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A risky treat: exploring parental perceptions of the barriers to seating their children in the rear seats of passenger vehicles
  1. Alexia Lennon
  1. Centre for Accident Research and Road Safety, Queensland University of Technology, Carseldine, Queensland, Australia
  1. Correspondence to:
 A Lennon
 Centre for Accident Research and Road Safety, Queensland University of Technology, Beams Road, Carseldine, Queensland 4034, Australia; aj.lennon{at}


Background: Sitting in the rear seat of a vehicle rather than in the front seat reduces children’s risk of injury or death by ⩾35% in the event of a crash. As road trauma is a leading cause of child morbidity and mortality in highly motorised nations, even in countries where restraint use is high, encouraging parents to place children in the rear seats of vehicles offers a low-cost avenue to improving children’s overall health. However, little is known about the factors that affect parents’ decisions about seating positions.

Objective: To explore parental perceptions of barriers to placing their children in the rear seat of passenger vehicles whenever possible.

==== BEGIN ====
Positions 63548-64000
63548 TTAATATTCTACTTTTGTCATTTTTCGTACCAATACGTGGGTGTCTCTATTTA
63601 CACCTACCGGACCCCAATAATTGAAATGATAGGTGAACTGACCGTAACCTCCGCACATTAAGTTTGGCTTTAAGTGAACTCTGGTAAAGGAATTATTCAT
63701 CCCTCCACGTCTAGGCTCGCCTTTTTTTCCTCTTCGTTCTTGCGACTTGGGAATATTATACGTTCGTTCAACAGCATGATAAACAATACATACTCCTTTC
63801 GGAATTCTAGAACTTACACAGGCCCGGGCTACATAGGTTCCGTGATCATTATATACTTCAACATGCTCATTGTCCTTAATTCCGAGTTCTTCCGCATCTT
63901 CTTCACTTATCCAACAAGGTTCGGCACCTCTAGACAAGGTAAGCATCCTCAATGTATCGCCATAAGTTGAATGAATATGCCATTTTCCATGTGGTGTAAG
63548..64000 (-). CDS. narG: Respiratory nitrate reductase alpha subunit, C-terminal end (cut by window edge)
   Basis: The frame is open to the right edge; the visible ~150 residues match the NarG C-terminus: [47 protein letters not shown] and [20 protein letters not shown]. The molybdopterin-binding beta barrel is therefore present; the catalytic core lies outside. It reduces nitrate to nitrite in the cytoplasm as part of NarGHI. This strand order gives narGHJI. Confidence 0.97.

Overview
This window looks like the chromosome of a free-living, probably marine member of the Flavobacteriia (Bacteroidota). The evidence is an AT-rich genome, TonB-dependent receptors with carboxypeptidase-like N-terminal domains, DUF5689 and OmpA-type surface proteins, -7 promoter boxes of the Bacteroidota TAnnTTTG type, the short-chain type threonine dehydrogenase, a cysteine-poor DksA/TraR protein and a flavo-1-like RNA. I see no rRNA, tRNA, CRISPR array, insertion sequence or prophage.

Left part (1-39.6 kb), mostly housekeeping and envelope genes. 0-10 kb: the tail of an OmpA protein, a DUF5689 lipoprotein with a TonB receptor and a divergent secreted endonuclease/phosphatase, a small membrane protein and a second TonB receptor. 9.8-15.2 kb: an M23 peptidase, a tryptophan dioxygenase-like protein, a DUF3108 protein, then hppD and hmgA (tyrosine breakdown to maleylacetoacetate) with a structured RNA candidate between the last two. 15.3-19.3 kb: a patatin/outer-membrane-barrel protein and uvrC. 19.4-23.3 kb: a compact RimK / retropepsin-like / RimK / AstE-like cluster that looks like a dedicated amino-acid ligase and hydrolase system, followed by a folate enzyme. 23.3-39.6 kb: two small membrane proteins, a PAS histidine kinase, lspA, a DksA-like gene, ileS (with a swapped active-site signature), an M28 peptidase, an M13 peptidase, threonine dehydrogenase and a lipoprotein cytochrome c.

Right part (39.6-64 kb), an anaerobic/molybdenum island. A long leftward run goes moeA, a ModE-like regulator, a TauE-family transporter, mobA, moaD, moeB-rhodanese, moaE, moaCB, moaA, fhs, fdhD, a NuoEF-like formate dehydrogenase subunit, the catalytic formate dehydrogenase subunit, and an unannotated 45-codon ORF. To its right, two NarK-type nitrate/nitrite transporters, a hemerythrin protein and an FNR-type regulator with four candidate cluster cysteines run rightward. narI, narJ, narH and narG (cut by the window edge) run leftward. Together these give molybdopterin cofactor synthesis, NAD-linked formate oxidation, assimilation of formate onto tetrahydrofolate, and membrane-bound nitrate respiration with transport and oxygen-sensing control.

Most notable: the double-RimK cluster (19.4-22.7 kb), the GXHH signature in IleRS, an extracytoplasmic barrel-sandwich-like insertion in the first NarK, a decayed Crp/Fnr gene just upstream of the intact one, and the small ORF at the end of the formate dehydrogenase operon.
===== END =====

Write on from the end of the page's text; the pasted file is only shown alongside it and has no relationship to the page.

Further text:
Design and subjects: Focus group discussions were held with urban parent-drivers to elicit their concerns about children’s car safety and barriers to rear-seat use.

Results: Most parents had a rule that children should sit in the rear seat. Parents said that they relaxed these rules for a variety of reasons including social pressure, perceptions of the trip as short and because children regard sitting in the front seat as a treat. Parenting style, child cooperativeness, social pressure and inability to justify the risk of injury were identified as barriers to rear-seat travel.

Conclusions: Effective interventions to increase the proportion of children travelling in the rear seat should address parents’ experiences of pressure to relax seating rules and risk perception, as well as provide strategies that support sound parental safety decisions.

  • SES, socioeconomic status

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  • Competing interests: None.